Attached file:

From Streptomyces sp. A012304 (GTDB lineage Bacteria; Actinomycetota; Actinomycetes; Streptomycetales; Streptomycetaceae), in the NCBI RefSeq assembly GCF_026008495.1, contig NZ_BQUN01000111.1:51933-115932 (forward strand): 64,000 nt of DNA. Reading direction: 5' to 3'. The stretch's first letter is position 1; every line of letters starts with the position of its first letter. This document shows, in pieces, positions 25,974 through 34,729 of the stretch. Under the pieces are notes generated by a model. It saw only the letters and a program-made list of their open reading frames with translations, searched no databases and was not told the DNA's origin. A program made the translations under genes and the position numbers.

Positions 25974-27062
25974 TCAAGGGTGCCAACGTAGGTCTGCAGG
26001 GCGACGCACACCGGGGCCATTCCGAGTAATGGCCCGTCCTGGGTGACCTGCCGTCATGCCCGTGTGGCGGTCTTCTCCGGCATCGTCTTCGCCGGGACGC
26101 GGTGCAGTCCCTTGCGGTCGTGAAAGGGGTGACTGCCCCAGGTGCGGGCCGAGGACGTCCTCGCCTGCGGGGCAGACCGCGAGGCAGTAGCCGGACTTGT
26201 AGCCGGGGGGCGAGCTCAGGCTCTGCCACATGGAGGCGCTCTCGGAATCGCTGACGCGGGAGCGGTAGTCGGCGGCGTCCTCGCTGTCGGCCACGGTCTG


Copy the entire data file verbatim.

From Streptomyces sp. A012304 (GTDB lineage Bacteria; Actinomycetota; Actinomycetes; Streptomycetales; Streptomycetaceae), in the NCBI RefSeq assembly GCF_026008495.1, contig NZ_BQUN01000111.1:51933-115932 (forward strand): 64,000 nt of DNA. Reading direction: 5' to 3'. The stretch's first letter is position 1; every line of letters starts with the position of its first letter. This document shows, in pieces, positions 25,974 through 34,729 of the stretch. Under the pieces are notes generated by a model. It saw only the letters and a program-made list of their open reading frames with translations, searched no databases and was not told the DNA's origin. A program made the translations under genes and the position numbers.

Positions 25974-27062
25974 TCAAGGGTGCCAACGTAGGTCTGCAGG
26001 GCGACGCACACCGGGGCCATTCCGAGTAATGGCCCGTCCTGGGTGACCTGCCGTCATGCCCGTGTGGCGGTCTTCTCCGGCATCGTCTTCGCCGGGACGC
26101 GGTGCAGTCCCTTGCGGTCGTGAAAGGGGTGACTGCCCCAGGTGCGGGCCGAGGACGTCCTCGCCTGCGGGGCAGACCGCGAGGCAGTAGCCGGACTTGT
26201 AGCCGGGGGGCGAGCTCAGGCTCTGCCACATGGAGGCGCTCTCGGAATCGCTGACGCGGGAGCGGTAGTCGGCGGCGTCCTCGCTGTCGGCCACGGTCTG